CRISPR/Cas9 genome alterations have recently been validated using the Xdrop technology. The Xdrop technique was used to enrich sequences containing the CRISPR/Cas9-targeted genomic area in the HAP1 Δt72 and HepG2 Δt15 deletion clones to evaluate the on-target editing results in the Cas9 deletion clones. Following that, the authors used ONT LRS to determine the sequence composition of the Xdrop-enriched molecules. In the HAP1 Δt72 and HepG2 Δt15 deletion clones, the authors got an average of 217,000 and 179,000 reads with a median size of 4,600 and 5,200 base pairs (bp). Enrichment was determined by read coverage at the target locus in each cell clone. Sharp drops in coverage at the two DSB sites were found when both adjusted and raw readings were aligned to the human reference genome, and no read covered the two DSB sites in these two deletion clones.

On-target genomic alterations occurred frequently

The authors assessed whether on-target insertion events occurred in the other HAP1 and HepG2 Δt clones anticipated to have the deletion, to determine the approximate frequency of Cas9-induced genomic changes. Due to the unusually lengthy amplicon length, they were unable to estimate the proportion of on-target occurrences by PCR using primers spanning the 5' and 3' flanking regions, as the Xdrop-LRS contig revealed the integration of genomic sequences greater than 7,900 bp. As a result, they created a pair of primers that recombine within the target region. Because no target region-specific PCR product was discovered, the authors examined five HAP1 clones, three of which carried the expected homozygous deletion. Two bands were seen in the HAP1 Δt72 deletion clone, indicating a target area duplication. A PCR product with a length of roughly 340 bp was identified in the HAP1 Δt19 deletion clone in addition to the HAP1 Δt72 deletion clone, indicating a potential on-target genomic change.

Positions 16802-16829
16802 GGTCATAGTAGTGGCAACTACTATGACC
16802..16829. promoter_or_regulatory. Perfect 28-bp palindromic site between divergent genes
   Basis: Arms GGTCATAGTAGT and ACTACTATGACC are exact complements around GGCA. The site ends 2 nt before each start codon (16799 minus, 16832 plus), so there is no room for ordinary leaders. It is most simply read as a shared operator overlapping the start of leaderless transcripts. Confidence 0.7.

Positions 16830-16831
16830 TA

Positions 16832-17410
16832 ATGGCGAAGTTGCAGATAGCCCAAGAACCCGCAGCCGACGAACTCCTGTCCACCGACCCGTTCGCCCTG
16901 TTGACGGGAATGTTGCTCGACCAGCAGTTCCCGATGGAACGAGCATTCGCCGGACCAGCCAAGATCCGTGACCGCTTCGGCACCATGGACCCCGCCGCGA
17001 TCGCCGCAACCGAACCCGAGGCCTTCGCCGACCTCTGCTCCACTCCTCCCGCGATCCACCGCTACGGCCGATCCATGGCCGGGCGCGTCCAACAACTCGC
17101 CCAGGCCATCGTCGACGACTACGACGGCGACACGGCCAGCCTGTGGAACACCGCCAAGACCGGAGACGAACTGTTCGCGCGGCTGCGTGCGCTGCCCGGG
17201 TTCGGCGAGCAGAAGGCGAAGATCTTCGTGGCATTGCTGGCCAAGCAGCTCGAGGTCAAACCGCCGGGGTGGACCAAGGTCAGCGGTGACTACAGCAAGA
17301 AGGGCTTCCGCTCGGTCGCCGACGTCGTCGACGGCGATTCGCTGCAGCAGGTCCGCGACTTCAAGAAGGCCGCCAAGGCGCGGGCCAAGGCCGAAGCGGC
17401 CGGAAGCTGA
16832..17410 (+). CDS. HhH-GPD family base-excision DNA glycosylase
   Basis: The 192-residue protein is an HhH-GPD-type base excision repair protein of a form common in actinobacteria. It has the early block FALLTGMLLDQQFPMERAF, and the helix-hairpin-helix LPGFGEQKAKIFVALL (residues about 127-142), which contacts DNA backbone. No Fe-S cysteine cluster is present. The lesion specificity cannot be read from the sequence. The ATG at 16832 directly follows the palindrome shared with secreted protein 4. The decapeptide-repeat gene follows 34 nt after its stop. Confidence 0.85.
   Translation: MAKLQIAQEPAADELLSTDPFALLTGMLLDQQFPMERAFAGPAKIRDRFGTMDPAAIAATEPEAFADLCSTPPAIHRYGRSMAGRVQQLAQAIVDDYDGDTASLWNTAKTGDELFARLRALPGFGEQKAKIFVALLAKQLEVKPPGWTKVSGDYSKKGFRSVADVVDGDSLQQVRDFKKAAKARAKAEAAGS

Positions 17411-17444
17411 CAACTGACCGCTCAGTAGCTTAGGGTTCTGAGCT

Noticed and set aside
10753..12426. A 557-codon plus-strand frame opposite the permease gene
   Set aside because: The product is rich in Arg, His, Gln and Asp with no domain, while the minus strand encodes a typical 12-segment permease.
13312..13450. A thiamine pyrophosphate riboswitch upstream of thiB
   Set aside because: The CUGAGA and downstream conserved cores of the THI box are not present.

The method utilized in this study demonstrates that CRISPR/Cas9 can result in the integration of endogenous and exogenous DNA fragments and also produce inversions, duplications, and local insertions of target-derived functional fragments. Although previous research has reported that when using the dual gRNA mechanism, a genomic region of interest can be duplicated or inverted, this research presents evidence that a combination of duplication and inversion, as well as the integration of exogenous DNA fragments and grouped interchromosomal rearrangements, can happen simultaneously.

Additionally, it was shown for the first time that the target-derived fragments were nonetheless functional despite these modifications, which can complicate mechanistic explanations. These findings reveal a new example of unintentional CRISPR/Cas9 editing occurrences that can go unnoticed and have a significant impact on the conclusions gained from experimental readouts.

*Important notice

bioRxiv publishes preliminary scientific reports that are not peer-reviewed and, therefore, should not be regarded as conclusive, guide clinical practice/health-related behavior, or treated as established information.

Journal reference:
Colin Lightfoot

Written by

Colin Lightfoot

Colin graduated from the University of Chester with a B.Sc. in Biomedical Science in 2020. Since completing his undergraduate degree, he worked for NHS England as an Associate Practitioner, responsible for testing inpatients for COVID-19 on admission.